Chadwick Boseman on the Research He Did to Play Jackie Robinson in ’42’

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chadwick-boseman-jackierobinson-42When moviegoers go see 42 this weekend, many will be seeing star Chadwick Boseman for the first time.  Though Boseman has been acting for a decade, starring as the iconic baseball hero Jackie Robinson is by far his most high-profile role. 

In an interview with NPR, Boseman spoke about how he prepared to play Robinson, what he learned from the role, and how he felt about hearing the racism directed at Robinson as he became the first African-American to play major league baseball.

For Boseman, it was so important that he played baseball the way Robinson did.  He explains, “I watched tape on him, and I had baseball coaches who also watched that footage. So we not only had baseball practice everyday, but it was baseball practice to sort of emulate his style of batting and his style of base-running, which you know was a really, really exciting and exhilarating thing to come to the ballpark to see. So if you don’t steal bases like him and put pressure on the pitcher in the same way that he did, then you’re not playing Jackie Robinson.”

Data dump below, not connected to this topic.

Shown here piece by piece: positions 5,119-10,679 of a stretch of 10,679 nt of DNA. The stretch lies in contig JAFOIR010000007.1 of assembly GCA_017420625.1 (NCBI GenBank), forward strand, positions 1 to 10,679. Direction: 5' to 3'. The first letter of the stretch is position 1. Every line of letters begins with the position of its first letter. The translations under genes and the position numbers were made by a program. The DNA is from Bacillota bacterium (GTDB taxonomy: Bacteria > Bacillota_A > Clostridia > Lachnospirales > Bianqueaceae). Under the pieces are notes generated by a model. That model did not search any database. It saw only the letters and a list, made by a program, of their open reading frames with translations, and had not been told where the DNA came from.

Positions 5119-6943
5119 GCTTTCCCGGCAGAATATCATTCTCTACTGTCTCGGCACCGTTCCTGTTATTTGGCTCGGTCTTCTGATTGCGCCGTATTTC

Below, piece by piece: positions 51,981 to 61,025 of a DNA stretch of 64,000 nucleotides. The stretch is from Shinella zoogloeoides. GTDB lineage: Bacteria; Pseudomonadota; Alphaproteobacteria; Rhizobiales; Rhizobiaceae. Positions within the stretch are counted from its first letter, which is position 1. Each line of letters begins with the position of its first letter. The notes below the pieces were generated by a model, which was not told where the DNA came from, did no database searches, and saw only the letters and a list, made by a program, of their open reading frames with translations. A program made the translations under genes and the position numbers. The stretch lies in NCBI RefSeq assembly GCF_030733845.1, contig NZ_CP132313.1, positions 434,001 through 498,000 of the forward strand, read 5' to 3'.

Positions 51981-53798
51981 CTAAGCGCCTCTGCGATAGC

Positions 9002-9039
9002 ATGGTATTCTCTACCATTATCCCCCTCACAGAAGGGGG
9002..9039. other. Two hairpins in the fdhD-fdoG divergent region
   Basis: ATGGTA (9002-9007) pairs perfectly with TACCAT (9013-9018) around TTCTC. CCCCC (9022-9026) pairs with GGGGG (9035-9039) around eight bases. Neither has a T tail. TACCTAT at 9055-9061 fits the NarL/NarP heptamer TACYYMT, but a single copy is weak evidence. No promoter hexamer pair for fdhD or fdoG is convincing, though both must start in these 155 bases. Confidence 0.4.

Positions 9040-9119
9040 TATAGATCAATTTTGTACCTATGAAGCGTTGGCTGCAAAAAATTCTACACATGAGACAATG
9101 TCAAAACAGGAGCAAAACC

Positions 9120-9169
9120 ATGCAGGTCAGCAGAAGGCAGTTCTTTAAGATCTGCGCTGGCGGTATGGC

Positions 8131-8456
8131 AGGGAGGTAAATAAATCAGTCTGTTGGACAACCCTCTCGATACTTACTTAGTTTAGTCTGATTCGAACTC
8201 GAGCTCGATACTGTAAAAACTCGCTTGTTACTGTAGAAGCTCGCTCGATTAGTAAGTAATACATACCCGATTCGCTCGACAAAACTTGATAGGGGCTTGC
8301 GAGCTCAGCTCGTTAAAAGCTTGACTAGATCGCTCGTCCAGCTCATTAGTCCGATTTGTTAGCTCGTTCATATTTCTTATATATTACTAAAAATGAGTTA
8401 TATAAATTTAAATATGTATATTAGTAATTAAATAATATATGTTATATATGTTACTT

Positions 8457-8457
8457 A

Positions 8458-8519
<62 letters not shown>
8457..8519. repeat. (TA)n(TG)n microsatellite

Nevertheless, despite 42 being a film Boseman admits that hearing the racial slurs thrown at Robinson during his career on set fired him up.  He says, “It does become difficult and embarrassing, and you do get angry. And you do feel, in a slice of that reality, somewhat like he would feel. And it’s an incredible amount of courage to deal with that. And even the games that you may play in your mind about how you should respond become part of the performance.”

Boseman is not only grateful for the leading role, but he also believes that the experience of starring as such a significant African-American civil rights figure will stick with his for the rest of his career.  He says, “I think it’s a good thing to carry around. And I think you learn something from every character, every character you play. As you do that, you find parts of yourself that you didn’t know. So in order to find those characters, you dig into yourself, and say, ‘Jackie Robinson was a courageous man, so what is courage to me?’ and ‘What is discipline to me? What is commitment to family? What is love to me?’ If you do that with every character you play, I think it definitely helps you — it carries you into the next role.”

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About Author

In college, overachiever Christopher McKittrick double-majored in Film and English because he loves to read, write, and watch movies. Since then Chris – who was born and raised on Long Island, New York and currently lives in Queens – has become a published author of fiction and non-fiction, a contributor to entertainment websites, and has spoken about literature, film, and comic books at various conferences across the country when he’s not getting into trouble in New York City (apparently it’s illegal to sleep on street corners...) For more information about Chris, visit his website here!

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